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Circulation. 2005 May 10;111(18):2299-305. Epub 2005 May 2.

Contributions of depressive mood and circulating inflammatory markers to coronary heart disease in healthy European men: the Prospective Epidemiological Study of Myocardial Infarction (PRIME).

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  • 1INSERM Avenir, Epidemiology of Sudden Death in the Population, Villejuif, France.



Data on the possible association between depressive disorders and inflammatory markers are scarce and inconsistent. We investigated whether subjects with depressive mood had higher levels of a wide range of inflammatory markers involved in coronary heart disease (CHD) incidence and examined the contribution of these inflammatory markers and depressive mood to CHD outcome.


We built a nested case-referent study within the Prospective Epidemiological Study of Myocardial Infarction (PRIME) study of healthy middle-aged men from Belfast and France. We considered the baseline plasma sample from 335 future cases (angina pectoris, nonfatal myocardial infarction, coronary death) and 670 matched controls (2 controls per case). Depressive mood characterized men whose baseline depression score (13-item modification of the Welsh depression subscale) was in the fourth quartile (mean score, 5.75; range, 4 to 12). On average, men with depressive mood had 46%, 16%, and 10% higher C-reactive protein, interleukin-6, and intercellular adhesion molecule-1 levels, respectively, independently of case-control status, social characteristics, and classic cardiovascular risk factors; no statistical difference was found for fibrinogen. The odds ratios of depressive mood for CHD were 1.35 (95% CI, 1.05 to 1.73) in univariate analysis and 1.50 (95% CI, 1.04 to 2.15) after adjustment for social characteristics and classic cardiovascular risk factors. The latter odds ratio remained unchanged when each inflammatory marker was added separately, and in this analysis, each inflammatory marker contributed significantly to CHD event risk.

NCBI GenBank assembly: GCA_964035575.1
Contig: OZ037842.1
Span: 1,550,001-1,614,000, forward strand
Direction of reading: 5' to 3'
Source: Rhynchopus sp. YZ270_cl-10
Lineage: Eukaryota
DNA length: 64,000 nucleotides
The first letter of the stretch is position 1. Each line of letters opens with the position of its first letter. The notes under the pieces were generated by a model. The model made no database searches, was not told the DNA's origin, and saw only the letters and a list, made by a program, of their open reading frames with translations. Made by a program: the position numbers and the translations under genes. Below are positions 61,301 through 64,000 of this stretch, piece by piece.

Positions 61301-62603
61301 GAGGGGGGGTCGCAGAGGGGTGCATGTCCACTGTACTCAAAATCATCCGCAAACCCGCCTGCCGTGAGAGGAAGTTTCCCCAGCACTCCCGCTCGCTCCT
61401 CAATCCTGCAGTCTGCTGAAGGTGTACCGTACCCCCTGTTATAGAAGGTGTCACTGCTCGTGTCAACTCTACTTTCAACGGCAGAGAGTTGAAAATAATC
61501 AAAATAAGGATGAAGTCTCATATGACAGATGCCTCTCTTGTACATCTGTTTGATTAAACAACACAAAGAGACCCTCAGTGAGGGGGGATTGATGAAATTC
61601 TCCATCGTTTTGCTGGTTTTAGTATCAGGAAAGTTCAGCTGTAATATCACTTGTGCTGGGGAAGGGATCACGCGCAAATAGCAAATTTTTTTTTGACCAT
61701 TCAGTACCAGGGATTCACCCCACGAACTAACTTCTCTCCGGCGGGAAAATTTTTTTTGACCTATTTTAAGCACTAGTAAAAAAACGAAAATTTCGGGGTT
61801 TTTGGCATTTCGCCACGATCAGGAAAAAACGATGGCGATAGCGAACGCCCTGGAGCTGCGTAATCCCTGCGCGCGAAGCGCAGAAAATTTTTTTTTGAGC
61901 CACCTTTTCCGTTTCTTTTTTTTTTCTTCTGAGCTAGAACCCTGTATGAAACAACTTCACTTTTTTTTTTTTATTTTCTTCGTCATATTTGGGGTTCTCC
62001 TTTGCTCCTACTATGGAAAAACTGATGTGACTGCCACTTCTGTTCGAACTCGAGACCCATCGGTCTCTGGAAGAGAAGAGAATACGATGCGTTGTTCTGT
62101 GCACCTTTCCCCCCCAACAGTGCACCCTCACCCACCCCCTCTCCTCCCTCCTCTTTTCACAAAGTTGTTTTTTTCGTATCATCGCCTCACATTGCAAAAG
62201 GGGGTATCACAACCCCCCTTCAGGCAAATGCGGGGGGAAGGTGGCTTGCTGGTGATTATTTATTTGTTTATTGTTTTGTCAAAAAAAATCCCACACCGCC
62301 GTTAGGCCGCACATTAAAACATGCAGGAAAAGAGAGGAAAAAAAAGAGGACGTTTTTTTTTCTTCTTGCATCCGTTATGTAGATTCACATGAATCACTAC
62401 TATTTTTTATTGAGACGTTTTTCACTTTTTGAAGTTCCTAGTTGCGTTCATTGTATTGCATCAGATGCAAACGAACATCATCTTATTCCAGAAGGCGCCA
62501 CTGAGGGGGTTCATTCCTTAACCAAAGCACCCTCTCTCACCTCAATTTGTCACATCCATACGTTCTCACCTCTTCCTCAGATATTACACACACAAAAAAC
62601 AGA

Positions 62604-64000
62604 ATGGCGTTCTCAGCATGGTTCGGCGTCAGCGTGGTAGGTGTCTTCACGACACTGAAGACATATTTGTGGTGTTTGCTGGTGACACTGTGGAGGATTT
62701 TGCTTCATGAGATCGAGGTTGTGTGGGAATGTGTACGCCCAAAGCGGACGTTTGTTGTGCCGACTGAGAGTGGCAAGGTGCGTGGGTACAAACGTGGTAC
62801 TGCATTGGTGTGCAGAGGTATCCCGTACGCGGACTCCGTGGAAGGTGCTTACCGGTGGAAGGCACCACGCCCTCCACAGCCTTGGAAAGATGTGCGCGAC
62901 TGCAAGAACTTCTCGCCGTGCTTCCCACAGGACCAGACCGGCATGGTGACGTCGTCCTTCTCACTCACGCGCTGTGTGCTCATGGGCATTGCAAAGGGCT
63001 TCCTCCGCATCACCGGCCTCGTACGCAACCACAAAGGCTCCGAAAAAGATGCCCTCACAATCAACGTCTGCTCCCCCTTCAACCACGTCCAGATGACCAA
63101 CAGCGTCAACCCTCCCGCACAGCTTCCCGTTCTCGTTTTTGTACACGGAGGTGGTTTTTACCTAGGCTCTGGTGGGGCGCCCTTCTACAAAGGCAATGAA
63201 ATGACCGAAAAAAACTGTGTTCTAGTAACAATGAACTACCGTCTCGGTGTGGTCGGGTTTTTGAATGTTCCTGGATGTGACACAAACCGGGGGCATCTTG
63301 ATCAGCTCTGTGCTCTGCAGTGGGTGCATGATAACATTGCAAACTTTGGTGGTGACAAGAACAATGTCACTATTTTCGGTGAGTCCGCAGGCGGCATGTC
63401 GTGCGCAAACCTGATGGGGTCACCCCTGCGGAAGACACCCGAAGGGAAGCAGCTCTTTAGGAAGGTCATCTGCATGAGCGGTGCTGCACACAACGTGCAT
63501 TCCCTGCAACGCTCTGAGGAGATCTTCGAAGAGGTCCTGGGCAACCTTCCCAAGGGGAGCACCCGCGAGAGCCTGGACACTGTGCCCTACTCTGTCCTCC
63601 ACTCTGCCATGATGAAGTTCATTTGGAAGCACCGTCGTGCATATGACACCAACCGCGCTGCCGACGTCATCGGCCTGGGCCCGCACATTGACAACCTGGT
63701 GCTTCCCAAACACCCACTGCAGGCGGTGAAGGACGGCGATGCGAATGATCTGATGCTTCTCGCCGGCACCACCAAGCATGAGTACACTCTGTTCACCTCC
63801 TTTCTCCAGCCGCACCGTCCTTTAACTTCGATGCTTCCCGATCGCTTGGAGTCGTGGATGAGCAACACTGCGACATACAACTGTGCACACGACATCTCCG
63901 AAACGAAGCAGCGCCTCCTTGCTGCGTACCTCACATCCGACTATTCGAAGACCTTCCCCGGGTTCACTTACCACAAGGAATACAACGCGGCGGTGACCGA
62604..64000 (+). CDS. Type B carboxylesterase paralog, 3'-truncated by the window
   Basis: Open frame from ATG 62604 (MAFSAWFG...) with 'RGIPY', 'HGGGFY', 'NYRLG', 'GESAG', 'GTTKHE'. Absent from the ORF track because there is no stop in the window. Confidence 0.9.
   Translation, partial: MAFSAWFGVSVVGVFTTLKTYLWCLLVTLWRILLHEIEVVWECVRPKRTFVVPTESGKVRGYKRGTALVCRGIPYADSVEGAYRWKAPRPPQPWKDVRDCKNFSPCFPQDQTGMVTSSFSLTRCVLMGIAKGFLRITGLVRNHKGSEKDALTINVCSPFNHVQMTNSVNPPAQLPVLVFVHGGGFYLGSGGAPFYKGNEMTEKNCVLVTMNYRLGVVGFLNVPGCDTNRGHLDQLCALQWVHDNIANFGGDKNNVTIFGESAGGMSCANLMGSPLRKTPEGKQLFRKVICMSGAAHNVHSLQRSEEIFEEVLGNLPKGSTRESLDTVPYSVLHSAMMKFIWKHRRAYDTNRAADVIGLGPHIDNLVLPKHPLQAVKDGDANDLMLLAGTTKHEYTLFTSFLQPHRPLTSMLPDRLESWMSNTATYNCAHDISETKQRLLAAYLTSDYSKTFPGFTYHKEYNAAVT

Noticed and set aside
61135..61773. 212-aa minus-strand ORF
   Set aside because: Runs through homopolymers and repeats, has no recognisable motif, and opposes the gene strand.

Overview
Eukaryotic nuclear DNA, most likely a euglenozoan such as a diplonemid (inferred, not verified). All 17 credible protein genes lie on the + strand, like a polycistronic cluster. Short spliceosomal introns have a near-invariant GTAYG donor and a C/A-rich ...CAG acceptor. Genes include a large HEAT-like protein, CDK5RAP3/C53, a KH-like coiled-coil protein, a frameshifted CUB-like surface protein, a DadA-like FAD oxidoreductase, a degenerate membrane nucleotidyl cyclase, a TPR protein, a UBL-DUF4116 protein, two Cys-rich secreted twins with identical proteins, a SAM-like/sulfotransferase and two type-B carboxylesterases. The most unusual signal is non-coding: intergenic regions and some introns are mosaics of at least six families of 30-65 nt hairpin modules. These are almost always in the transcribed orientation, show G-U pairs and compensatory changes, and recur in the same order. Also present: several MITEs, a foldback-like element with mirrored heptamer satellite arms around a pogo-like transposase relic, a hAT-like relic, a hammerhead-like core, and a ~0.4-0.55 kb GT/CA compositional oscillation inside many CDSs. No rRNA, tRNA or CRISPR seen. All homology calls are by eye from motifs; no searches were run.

These data support an association of depressive mood with inflammatory markers and suggest that depressive mood is related to CHD even after adjustment for these inflammatory markers.

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